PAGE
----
WW2 75th Anniversary Poll–- # 3 OCTOBER 1939
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The Phony War was a phase early in World War II that was marked by a lack of major military operations by the Western Allies (the United Kingdom and France) against the German Reich. The phase covered the months following Britain’s and France’s declaration of war on Germany (shortly after the invasion of Poland) in September 1939 and preceding the Battle of France in May 1940. War was declared by each side, but no Western power had committed to launching a significant land offensive, notwithstanding the terms of the Anglo-Polish and Franco-Polish military alliances which obliged the United Kingdom and France to assist Poland.
Im loving the polls im putting up. All you guys are giving me lots to read and learn.
Question: Lets say the Phony War does not happen and Germany goes on the offensive right after overrunning Poland. What would you have done next if you were the German High Command?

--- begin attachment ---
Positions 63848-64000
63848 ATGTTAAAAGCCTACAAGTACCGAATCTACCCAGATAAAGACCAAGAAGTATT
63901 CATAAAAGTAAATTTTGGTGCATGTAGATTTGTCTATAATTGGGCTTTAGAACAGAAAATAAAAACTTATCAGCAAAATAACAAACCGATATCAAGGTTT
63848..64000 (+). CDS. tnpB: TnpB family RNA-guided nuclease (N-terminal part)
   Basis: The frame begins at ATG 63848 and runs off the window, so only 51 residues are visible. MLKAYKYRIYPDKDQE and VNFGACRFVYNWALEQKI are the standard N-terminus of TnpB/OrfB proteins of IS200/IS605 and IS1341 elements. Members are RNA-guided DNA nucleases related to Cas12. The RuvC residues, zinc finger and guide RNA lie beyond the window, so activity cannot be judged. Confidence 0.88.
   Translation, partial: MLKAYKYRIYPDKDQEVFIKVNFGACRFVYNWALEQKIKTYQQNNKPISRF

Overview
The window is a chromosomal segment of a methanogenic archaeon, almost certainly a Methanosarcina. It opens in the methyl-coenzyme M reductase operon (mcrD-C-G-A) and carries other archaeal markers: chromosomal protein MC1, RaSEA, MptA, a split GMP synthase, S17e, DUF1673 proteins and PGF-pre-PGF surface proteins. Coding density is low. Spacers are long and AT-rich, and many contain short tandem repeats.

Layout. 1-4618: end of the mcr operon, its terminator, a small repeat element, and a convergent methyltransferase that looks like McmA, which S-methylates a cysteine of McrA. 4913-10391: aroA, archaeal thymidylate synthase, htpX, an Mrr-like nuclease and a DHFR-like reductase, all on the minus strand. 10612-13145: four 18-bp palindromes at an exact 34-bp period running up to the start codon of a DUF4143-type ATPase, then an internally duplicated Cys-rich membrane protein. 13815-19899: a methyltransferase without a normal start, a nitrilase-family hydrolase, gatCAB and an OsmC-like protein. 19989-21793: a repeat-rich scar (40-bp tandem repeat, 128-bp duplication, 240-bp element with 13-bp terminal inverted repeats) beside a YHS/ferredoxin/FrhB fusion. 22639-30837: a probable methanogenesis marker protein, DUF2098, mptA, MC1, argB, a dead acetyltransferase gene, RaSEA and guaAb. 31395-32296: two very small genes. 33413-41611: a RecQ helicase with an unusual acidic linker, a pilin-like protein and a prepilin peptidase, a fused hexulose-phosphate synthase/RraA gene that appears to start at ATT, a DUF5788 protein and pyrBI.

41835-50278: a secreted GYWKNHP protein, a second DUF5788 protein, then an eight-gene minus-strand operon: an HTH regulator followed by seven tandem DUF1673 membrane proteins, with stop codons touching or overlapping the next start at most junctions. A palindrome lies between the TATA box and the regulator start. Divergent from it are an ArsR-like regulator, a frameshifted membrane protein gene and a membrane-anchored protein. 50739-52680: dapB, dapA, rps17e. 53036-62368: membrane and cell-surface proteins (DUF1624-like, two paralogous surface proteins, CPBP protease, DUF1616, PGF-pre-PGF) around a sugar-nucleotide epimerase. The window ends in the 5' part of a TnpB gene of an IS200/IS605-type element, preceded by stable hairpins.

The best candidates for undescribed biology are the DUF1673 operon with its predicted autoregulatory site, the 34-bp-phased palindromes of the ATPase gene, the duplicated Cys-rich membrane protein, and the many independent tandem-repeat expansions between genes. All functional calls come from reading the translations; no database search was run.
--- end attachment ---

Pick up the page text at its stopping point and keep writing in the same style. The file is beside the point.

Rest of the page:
The “just sit and wait for the Phony War to end in April 1940” option is a bit perplexing as an answer to “You are the German High Command! What is your next Combat Movement?” because it seems to imply that the Phony War was operating on a fixed timetable, and that this timetable was in someone else’s hands. The lack of action on land on the Western Front is certainly due in part to inaction by France and Britain (whose strategy was basically to sit around for a couple of years to built up their strength for a showdown, while simultaneously hoping that the Nazi regime would be overthrown by a coup), but it was also very much a deliberate choice by Germany. The Wehrmacht needed to analyze the Polish Campaign, fix the tactical and operational elements that hadn’t worked as well as expected, plan the upcoming campaign against France and the Low Countries, rest and replenish its forces, give them more training, provide them with additional equipment, and redeploy them to the west. Doing this properly took time, but Germany could afford to take the time to do the job right because of the lack of Anglo-French pressure on the western front. ( In other words, by sitting on their collective hindquarters France and Britain surrendered the strategic initiative to Germany, which gave the Wehrmacht the luxury of attacking at the time and place of its own choosing.) Moreover, the time period during which these activities took place were the fall of 1939 and the winter of 1939-1940, which was conveniently timed because this meant that the Wehrmacht wouldn’t have to fight in the fall (manageable, but rainy and muddy) or in the winter (far less harsh in the West than in Russia, but still potentially nasty as veterans of the Battle of the Bulge will recall). The late spring / early summer period chosen for the offensive in the West was much more congenial for military operations.